I consider myself a pretty proficient baker of most things bread these days (even if I still dislike working with wet doughs). Mostly, what I’m saying is that if I don’t know how to make it, I think I can figure it out. Even if I fail, the results are usually edible, and sometimes they make a good story, too.
I come from a long line of know-it-alls, smart-asses, and “improvers.” Sure enough, my son is showing every sign of following in our footsteps, to the point that I whisper apologies to my mom at least every other day for the holy terror I must have been. I would feel worse, but I figure I’m sure I picked it up from my parents, just as kidlet has picked it up from me, and so I was probably was just karma for what they did to my grandparents.
Parental payback. It’s like one of those circle of life things.
Anyhow, I was a kitchen smart-ass early in life. My dad was not. One summer BBQ, he made charcoal out of burgers and hot dogs. He was miffed that the entire family decided to go hungry rather than eat them, and in a fit of pique, tossed them out on the front lawn. Sweet vindication came three days later when they had to be collected and disposed of because even the dogs wouldn’t touch them.
There was also an entire summer where my siblings and I existed on mayo sandwiches because the only alternative was frozen red beans and rice. Do you remember that diet fad? I certainly do; I have made a point of ignoring the existence of almost all legumes for the entire rest of my life. That was also the same summer that I consumed enough soda pop for the entire rest of my life and quit drinking it.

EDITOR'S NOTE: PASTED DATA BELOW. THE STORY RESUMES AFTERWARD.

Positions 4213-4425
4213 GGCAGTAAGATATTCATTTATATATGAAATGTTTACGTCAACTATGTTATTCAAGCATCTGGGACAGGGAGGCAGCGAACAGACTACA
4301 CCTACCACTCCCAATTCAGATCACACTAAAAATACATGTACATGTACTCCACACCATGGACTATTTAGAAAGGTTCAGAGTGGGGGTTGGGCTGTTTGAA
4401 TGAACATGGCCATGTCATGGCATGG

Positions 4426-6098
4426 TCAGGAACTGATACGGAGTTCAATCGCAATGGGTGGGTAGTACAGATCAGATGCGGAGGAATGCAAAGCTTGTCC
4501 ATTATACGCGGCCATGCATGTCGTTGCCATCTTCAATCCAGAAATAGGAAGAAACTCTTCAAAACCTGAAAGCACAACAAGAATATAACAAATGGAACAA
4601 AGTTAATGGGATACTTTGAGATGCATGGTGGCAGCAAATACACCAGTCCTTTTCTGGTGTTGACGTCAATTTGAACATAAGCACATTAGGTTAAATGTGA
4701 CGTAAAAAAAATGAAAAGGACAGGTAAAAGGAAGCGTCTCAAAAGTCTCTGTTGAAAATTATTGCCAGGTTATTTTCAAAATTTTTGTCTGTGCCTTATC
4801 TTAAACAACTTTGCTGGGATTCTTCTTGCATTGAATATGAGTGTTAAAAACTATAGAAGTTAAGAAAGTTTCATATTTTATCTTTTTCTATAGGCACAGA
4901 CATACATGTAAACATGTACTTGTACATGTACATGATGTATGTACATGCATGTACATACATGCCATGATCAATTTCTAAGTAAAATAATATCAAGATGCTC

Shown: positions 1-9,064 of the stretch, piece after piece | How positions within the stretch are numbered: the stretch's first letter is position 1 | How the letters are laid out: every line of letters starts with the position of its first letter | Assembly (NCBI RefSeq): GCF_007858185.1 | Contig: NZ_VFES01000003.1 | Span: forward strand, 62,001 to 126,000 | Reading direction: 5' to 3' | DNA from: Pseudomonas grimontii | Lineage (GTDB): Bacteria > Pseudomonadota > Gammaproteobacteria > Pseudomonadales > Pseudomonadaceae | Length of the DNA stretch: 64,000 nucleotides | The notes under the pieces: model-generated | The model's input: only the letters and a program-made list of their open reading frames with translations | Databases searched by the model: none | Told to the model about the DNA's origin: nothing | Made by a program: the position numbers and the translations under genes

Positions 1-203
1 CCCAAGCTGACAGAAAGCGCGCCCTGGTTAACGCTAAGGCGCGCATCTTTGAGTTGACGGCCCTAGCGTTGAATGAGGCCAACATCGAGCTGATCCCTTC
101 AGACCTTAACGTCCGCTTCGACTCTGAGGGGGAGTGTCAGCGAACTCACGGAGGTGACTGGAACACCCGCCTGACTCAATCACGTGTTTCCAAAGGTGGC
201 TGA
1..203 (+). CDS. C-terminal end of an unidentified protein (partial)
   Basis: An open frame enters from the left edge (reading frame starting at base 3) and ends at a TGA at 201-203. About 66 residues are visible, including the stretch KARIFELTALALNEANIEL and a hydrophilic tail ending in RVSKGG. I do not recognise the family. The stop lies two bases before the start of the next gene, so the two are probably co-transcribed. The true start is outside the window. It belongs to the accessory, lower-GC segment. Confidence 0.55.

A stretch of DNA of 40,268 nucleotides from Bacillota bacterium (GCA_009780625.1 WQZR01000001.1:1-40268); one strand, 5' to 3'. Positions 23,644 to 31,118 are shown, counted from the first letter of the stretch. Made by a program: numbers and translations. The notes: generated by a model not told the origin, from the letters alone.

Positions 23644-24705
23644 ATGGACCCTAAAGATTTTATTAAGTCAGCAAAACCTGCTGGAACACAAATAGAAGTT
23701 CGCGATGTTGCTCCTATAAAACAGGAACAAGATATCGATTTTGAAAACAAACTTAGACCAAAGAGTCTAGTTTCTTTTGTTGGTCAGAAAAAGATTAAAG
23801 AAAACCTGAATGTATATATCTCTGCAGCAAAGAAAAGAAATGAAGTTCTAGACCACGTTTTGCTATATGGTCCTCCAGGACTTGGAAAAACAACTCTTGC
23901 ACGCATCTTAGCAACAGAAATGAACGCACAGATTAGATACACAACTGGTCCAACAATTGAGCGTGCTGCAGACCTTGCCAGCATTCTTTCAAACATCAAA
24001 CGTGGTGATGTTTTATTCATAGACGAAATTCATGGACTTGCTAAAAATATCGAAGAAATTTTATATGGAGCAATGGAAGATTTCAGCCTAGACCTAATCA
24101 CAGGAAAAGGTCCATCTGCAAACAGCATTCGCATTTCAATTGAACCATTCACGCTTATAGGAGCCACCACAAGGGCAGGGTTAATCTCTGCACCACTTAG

This isn’t to say that my dad was without skills of his own. It was my dad who taught me how to make smoke bombs, and who would buy us Junior Chemistry sets and monopolize them, trying to make things kerplode. It may have been my dad who singed off his eyebrows in high school after he figured out how to make black powder from his chemistry book.
It was also my dad who I got into an argument with, when I was about the age of twelve, over the requirements for making pizza dough rise. Coincidentally, I can’t recall having any normal arguments in my childhood. These are the things that stick with me decades later… having a science nerd fight over whether seltzer water could provide an adequate source of carbon dioxide for making a proper pizza crust in the absence of yeast (it cannot).
By the way, if you’re ever tempted to make pizza dough with seltzer water (which IS doable, but it will be thin crusted), learn from my dad’s error and don’t attempt to prove your smart-ass 12 year old wrong by spraying the dough with more seltzer water before adding your toppings. That my three-year-old stepsister vomited after taking one bite of watery pizza was just salt in the wound.
In hindsight, I’d argue that my dad’s cooking was showing improvement, because in the mad dash to get toddler projectile vomiting under control, the dogs were happy to work cleanup duty.
We ended up going out for burgers that night. Shortly thereafter, I was saddled with the family cooking, and my dad went back to playing with other, non-food related geek hobbies.
I can’t help but wonder sometimes if this is why I dislike working wet dough.